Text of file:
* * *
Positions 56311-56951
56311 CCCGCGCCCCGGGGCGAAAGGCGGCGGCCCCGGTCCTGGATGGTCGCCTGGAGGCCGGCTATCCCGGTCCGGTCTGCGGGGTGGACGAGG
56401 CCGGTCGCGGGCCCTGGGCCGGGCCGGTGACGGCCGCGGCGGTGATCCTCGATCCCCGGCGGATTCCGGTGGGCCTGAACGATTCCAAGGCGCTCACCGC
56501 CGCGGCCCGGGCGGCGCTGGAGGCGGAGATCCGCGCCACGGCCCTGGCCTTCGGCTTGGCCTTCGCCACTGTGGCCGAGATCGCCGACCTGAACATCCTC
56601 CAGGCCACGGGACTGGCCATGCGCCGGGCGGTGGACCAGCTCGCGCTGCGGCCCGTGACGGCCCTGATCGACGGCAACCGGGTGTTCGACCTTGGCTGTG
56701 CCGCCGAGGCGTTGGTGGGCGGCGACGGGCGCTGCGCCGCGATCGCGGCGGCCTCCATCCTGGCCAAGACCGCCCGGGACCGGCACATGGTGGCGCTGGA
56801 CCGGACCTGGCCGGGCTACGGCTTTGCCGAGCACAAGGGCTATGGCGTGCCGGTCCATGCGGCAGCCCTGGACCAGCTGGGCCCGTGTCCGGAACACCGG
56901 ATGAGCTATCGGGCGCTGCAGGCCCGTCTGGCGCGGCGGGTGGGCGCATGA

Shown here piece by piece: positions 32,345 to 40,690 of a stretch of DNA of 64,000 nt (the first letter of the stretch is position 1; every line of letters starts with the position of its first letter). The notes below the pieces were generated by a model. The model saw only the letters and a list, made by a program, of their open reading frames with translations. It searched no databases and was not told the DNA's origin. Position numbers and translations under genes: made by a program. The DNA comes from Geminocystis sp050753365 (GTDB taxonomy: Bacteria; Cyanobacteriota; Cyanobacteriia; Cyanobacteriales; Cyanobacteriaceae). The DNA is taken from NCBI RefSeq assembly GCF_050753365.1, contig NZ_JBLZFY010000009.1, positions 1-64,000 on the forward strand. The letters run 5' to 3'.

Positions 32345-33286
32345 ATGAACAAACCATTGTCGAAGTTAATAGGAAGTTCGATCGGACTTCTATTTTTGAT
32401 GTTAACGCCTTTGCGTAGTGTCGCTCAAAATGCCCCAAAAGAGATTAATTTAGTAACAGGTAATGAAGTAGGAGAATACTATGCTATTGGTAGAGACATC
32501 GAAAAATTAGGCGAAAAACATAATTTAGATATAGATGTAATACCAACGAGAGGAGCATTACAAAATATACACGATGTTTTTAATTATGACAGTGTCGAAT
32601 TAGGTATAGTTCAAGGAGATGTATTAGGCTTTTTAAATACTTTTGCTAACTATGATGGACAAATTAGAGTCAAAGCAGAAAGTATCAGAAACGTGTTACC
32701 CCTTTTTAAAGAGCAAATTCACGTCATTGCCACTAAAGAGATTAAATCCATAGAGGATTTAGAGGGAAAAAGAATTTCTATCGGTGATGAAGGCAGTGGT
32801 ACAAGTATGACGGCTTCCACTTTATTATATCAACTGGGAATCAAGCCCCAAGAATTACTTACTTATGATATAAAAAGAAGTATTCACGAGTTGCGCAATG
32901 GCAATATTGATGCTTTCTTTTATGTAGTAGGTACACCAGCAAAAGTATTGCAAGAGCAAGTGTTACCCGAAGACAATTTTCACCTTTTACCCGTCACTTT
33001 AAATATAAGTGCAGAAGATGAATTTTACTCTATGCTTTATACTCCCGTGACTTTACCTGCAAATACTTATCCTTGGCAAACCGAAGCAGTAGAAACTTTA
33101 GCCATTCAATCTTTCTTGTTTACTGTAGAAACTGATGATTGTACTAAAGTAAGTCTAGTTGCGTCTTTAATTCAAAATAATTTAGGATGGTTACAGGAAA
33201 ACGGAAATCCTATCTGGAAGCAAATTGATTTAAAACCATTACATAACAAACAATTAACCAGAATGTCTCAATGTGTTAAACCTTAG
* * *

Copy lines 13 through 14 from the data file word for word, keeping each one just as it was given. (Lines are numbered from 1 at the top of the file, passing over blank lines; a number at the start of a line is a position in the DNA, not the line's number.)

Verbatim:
32501 GAAAAATTAGGCGAAAAACATAATTTAGATATAGATGTAATACCAACGAGAGGAGCATTACAAAATATACACGATGTTTTTAATTATGACAGTGTCGAAT
32601 TAGGTATAGTTCAAGGAGATGTATTAGGCTTTTTAAATACTTTTGCTAACTATGATGGACAAATTAGAGTCAAAGCAGAAAGTATCAGAAACGTGTTACC